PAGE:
In this year’s Counterman v. Colorado, the Supreme Court held that “true threats” of illegal conduct are constitutionally unprotected but only if the speaker was reckless, i.e., “consciously disregarded a substantial risk that his communications would be viewed as threatening violence.” Before that, many states had allowed such threats to be punished on just a showing that the speaker was negligent, i.e., “should [have been] aware of a substantial risk … that others will understand his words as threats.”
In practice, it’s hard to find cases where such a standard would likely change the outcome; but Thursday’s Washington Court of Appeals decision in State v. Beal (written by Judge Robert Lawrence-Berrey, joined by Chief Judge George Fearing and Judge Rebecca Pennell), might be one such case. An excerpt:
Sara Beal lived with her 15-year-old daughter, K.F., in a multilevel townhome in Spokane. On the morning of September 13, 2021, K.F. awoke before her mother. She went into her mother’s room a couple of times to check to see if her mother was awake and to ask when she would be getting up.
Later that morning, Ms. Beal entered K.F.’s room and asked why she was “poking” her while she was asleep. During this exchange, Ms. Beal jabbed K.F. three times on her leg with what appeared to be a screwdriver or nail. K.F. pushed her mother away, and Ms. Beal returned to her room.
One hour later, Ms. Beal returned to her daughter’s room and began to argue and physically fight with her. They argued about Ms. Beal thinking people were after her and that a relative was stalking her. Ms. Beal then grabbed K.F. by her hair and hit her. Ms. Beal also pushed K.F. onto her bed and grabbed her neck with both hands. K.F. kicked Ms. Beal off her and pushed her out of the room.
K.F. ran downstairs, sat on the front porch and called 911 and then her grandmother. After 20 minutes, K.F. went back inside and returned to her room. During this time, K.F. called 911 a second time to tell the operator that she and her mother had worked it out and were not arguing anymore. Thirty minutes later, Ms. Beal entered K.F.’s room and demanded her cell phone. Ms. Beal removed the SIM card from K.F.’s phone, then gave the phone back to her. K.F. had another SIM card, which she put into her phone.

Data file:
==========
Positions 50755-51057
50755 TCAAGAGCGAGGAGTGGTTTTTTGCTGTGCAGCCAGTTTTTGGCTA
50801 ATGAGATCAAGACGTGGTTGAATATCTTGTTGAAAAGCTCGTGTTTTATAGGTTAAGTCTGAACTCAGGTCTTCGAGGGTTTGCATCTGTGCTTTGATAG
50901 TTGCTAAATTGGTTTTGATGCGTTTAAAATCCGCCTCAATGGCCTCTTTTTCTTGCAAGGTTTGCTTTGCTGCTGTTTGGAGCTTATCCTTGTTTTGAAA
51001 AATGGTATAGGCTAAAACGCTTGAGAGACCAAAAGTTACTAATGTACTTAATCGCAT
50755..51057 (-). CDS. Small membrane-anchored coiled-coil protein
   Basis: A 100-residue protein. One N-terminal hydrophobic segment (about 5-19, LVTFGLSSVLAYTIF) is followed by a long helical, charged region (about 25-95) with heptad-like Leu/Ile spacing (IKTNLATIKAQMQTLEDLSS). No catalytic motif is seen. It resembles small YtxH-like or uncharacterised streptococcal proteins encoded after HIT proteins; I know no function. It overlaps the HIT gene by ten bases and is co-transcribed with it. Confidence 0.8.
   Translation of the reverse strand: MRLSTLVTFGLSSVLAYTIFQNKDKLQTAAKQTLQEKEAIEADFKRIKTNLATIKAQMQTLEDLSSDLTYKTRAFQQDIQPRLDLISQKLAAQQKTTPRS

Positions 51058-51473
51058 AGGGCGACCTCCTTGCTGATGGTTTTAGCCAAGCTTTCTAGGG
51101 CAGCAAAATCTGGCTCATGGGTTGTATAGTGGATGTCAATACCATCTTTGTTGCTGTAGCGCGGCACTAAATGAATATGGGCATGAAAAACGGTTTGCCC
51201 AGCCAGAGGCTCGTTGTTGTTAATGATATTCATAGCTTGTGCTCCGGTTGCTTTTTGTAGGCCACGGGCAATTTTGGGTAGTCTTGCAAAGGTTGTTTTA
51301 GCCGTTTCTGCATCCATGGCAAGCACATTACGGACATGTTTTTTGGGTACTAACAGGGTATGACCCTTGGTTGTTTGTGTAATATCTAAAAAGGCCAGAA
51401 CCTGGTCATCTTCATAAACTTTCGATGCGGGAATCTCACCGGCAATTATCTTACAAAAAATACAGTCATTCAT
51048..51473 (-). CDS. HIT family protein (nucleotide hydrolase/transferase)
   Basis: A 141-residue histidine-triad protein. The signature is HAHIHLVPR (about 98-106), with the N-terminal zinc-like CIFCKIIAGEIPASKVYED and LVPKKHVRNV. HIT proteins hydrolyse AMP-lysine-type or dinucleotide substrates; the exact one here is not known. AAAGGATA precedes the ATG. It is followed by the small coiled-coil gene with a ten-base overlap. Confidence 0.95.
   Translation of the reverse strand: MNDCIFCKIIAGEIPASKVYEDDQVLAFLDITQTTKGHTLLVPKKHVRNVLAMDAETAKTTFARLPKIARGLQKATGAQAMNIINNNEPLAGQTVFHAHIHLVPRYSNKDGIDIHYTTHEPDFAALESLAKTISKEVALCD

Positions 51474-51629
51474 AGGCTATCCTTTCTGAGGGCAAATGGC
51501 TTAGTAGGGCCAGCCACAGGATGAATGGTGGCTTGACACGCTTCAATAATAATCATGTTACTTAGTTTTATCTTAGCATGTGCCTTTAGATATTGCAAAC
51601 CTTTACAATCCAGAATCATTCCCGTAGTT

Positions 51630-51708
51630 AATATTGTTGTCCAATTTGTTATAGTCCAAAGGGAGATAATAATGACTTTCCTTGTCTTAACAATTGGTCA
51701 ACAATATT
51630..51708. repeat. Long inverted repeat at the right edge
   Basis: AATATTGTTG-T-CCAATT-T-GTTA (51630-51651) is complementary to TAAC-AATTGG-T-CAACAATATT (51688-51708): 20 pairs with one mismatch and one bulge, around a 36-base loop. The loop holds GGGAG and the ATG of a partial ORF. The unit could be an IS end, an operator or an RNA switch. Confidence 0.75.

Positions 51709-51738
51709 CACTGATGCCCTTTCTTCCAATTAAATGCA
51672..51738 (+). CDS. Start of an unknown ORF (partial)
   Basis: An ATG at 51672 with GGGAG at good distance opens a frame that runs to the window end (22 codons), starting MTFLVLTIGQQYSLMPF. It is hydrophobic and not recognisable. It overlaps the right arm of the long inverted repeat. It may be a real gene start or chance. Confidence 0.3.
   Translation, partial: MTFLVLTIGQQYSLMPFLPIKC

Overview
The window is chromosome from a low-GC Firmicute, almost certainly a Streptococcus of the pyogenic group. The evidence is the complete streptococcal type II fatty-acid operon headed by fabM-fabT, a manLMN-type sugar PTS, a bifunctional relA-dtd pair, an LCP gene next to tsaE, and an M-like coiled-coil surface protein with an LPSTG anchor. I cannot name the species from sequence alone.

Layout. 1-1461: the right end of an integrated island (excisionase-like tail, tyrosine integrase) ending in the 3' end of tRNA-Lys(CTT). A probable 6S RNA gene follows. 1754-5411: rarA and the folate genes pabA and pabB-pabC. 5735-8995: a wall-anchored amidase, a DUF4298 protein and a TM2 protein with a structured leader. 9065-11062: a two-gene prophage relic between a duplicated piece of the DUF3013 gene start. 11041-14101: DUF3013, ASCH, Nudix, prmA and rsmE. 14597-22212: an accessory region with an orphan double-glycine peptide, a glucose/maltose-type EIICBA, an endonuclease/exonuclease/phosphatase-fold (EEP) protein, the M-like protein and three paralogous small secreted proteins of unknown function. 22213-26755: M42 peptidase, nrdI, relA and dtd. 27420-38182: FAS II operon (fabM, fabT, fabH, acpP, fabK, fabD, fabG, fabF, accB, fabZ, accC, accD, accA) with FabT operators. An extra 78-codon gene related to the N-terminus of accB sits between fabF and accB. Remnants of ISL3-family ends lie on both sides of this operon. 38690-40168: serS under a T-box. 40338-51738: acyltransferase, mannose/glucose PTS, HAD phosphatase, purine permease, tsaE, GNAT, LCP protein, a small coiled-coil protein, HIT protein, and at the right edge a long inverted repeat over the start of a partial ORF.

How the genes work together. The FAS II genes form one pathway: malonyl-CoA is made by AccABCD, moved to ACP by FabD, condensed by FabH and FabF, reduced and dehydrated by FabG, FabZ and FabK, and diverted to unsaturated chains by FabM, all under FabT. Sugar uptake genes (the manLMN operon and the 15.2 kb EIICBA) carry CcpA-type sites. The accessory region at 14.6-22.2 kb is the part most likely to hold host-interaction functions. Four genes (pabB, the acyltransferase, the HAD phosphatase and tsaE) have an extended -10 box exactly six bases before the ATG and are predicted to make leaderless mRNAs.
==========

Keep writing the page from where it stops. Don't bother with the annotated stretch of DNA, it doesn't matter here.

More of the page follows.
K.F. went back downstairs, and her mother later followed. They began fighting again. Ms. Beal ripped a wall-mounted air conditioning unit out of the wall, believing there were cameras inside it and said “it’s all a set up” and accused K.F. of helping with “it.” During this exchange, Ms. Beal threatened to bash K.F.’s head in and threatened to kill her. K.F. thought her mother was going to harm her and was trying to throw the air conditioner (AC) at her head. K.F. thought her mother threw something at her. Ms. Beal continued to chase K.F. around a table in their living room before the police called K.F.’s phone back….
The jury found Ms. Beal guilty of fourth degree assault and gross misdemeanor harassment [as to the threat] ….
The court concluded that there was sufficient evidence to support the conviction under the pre-Counterman negligence standard, which was in effect at the time of trial:
Ms. Beal had assaulted her daughter over a period of time and, while in the process of ripping the air conditioner from the wall, told her daughter that she was going to bash her head in and kill her. Given this context and given our standard of review, a trier of fact could reasonably find that a reasonable speaker would interpret the threat as a serious expression of an intent to inflict bodily harm on K.F….
But the court concluded that Counterman should be applied retroactively, and that the conviction for the threat should be reversed and remanded for a new trial:
The record shows that Ms. Beal was not lucid and was upset her daughter was recording her. One does not kill a person, much less a daughter, for secretly recording them…. A rational trier of fact could find that Ms. Beal’s statements were not literal and that she was subjectively unaware of their threatening nature….